Diabetes and toothlessness together worsen cognitive decline
March 14, 2023
A growing connection among diabetes, oral health, and dementia highlights the importance of dental care and diabetes management as we age
Having both diabetes and tooth loss contributes to worse cognitive function and faster cognitive decline in older adults, according to a new study published in a special issue of the Journal of Dental Research focused on aging and oral health.
“Our findings underscore the importance of dental care and diabetes management for older adults in reducing the devastating personal and societal costs of Alzheimer’s disease and other related dementias,” said Bei Wu, vice dean for research at NYU Rory Meyers College of Nursing and co-director of the NYU Aging Incubator, as well as the study’s lead author.
Diabetes is a known risk factor for cognitive decline and dementia. Several of the hallmarks of diabetes—high blood sugar, insulin resistance, inflammation, and related heart disease—are thought to contribute to changes in the brain.
A growing body of research has revealed a similar connection among poor oral health, particularly gum disease and tooth loss, and cognitive impairment and dementia. Like diabetes, inflammation plays a key role in gum disease, and these inflammatory processes may contribute to cognitive decline. In addition, painful gums and missing teeth can make it difficult to chew, leading to changes in diet that can result in nutritional deficiency. Nutritional deficiency, which can also be worsened by impaired glucose tolerance and insulin sensitivity in diabetes, is another risk factor for cognitive impairment and dementia.
“Poor oral health, diabetes, and cognitive decline are all connected, and we’re beginning to understand how they may influence and exacerbate one another,” said Wu.
While both diabetes and missing teeth are risk factors for dementia, little research has focused on the effects of having both conditions in the course of cognitive decline. To address this gap, Wu and her colleagues turned to the University of Michigan’s Health and Retirement Study, analyzing 12 years of data (2006-2018) from the longitudinal study in order to observe cognitive changes over time.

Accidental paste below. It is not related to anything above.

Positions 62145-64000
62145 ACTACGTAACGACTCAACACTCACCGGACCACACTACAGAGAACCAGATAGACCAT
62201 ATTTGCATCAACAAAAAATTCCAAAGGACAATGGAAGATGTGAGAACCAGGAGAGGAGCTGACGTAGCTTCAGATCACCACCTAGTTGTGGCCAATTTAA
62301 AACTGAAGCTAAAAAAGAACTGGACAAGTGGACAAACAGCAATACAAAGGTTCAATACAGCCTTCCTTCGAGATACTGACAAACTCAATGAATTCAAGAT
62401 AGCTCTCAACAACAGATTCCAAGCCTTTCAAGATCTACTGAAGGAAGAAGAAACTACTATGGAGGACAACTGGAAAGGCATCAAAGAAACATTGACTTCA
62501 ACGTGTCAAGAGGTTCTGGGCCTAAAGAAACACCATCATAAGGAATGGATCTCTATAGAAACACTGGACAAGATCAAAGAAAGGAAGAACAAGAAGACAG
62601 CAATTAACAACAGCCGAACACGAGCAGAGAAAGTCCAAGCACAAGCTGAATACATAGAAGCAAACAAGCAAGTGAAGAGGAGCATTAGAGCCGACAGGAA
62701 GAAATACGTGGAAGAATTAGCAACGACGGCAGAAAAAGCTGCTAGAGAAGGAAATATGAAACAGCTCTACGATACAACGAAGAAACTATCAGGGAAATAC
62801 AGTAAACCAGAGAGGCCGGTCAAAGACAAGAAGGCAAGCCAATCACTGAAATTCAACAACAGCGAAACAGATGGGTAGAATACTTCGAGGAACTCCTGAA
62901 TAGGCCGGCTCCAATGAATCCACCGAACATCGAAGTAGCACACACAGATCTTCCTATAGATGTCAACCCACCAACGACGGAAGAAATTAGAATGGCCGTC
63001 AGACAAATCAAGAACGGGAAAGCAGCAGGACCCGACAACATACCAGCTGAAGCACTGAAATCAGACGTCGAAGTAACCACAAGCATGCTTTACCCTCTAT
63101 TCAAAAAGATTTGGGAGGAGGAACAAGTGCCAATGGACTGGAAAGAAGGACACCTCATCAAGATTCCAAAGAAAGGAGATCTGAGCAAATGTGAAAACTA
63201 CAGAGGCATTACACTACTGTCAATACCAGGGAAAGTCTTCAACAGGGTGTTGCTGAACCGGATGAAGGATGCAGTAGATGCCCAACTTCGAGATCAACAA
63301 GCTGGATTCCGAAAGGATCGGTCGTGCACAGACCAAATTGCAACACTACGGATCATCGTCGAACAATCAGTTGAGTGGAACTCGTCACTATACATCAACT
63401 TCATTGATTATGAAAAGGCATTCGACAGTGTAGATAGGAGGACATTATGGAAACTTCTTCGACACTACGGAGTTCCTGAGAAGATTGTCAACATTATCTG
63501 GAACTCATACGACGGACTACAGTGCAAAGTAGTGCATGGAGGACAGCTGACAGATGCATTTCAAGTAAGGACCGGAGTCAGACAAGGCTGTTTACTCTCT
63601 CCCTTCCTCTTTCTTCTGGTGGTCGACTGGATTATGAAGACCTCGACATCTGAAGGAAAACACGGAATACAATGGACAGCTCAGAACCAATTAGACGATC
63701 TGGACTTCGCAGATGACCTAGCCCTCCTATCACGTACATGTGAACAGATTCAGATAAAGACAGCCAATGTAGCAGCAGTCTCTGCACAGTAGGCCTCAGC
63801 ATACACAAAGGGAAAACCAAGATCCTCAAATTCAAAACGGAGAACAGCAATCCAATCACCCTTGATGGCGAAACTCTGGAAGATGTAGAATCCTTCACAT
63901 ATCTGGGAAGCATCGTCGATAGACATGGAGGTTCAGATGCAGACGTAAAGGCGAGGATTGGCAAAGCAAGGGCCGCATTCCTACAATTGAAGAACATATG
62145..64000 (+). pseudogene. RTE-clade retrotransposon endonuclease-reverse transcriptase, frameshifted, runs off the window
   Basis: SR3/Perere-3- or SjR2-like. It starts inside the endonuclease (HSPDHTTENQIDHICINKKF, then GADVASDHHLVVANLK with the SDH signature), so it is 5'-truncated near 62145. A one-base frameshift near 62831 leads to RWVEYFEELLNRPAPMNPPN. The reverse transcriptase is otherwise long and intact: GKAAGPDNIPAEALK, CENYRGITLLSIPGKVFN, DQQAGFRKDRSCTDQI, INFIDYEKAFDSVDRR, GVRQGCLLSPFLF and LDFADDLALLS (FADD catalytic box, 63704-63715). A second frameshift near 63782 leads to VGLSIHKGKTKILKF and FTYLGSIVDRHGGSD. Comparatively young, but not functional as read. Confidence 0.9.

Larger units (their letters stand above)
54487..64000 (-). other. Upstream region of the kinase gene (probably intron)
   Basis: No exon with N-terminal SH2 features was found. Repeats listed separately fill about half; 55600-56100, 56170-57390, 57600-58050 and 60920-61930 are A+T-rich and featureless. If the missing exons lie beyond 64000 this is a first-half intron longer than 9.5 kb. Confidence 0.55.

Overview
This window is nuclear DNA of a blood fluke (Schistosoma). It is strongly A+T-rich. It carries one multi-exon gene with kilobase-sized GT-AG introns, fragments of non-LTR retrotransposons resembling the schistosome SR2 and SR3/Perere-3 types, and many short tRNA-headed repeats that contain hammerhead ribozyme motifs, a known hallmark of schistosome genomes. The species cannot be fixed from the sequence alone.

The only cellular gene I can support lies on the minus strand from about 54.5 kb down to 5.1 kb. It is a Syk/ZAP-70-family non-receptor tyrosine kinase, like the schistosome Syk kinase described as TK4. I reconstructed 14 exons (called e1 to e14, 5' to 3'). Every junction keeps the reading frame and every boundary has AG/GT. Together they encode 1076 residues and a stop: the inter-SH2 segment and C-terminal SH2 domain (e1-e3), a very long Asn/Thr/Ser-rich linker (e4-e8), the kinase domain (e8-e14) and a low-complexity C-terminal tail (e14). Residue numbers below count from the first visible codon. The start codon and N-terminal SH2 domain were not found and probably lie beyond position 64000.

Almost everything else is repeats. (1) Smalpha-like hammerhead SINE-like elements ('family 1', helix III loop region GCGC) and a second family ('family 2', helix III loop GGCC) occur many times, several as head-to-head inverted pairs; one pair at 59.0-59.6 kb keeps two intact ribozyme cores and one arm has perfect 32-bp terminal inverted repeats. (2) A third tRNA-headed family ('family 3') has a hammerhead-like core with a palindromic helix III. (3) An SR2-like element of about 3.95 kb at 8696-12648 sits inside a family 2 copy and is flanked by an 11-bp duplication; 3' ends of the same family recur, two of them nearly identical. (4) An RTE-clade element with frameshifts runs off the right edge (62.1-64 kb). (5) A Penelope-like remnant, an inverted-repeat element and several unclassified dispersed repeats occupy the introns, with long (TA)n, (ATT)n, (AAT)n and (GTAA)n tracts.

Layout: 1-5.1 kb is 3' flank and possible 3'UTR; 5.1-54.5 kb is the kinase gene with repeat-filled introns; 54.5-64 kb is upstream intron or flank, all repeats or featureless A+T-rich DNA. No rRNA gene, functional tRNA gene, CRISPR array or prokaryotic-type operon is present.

The researchers included 9,948 older adults who were grouped by age (65 to 74, 75 to 84, and 85 and older) in their analysis. The Health and Retirement Study included measures of memory and cognitive function, assessed every two years, along with questions about tooth loss, diabetes, and other health and demographic factors. In this analysis, the researchers were particularly interested in older adults who had lost all of their teeth.
They found that older adults aged 65 to 84 with both diabetes and complete tooth loss had worse cognitive function than their counterparts without either condition. Over time, older adults aged 65 to 74 with diabetes alone experienced accelerated cognitive decline, and those aged 65 to 84 without any teeth also experienced accelerated cognitive decline, but older adults aged 65 to 74 with both diabetes and complete tooth loss had the fastest rate of cognitive decline.
The relationship among diabetes, tooth loss, and cognitive decline was inconclusive for adults 85 and older, which may be explained by this group having overall greater cognitive impairment, potentially being healthier (as unhealthy individuals may be less likely to survive into their late 80s), or perhaps having more experience managing their diabetes.
For older adults with both poor oral health and diabetes, the researchers stress the importance of regular dental visits, adherence to diabetes treatment and self-care to control blood sugar levels, and cognitive screenings in primary care settings.
“Access to dental care for older adults—especially those with diabetes—is critical, and healthcare providers should educate their patients about the connection between oral health and cognition,” said Wu.
Additional study authors include Chenxin Tan and Xiang Qi of NYU Meyers, Angela Kamer of NYU College of Dentistry, Mark Schwartz of NYU Grossman School of Medicine, Huabin Luo of East Carolina University, and Brenda Plassman, Frank Sloan, and Mackenzie Martinez of Duke University. The research was supported in part by the National Institutes of Health (R56AG067619, P30AG059304, and P50MD017356).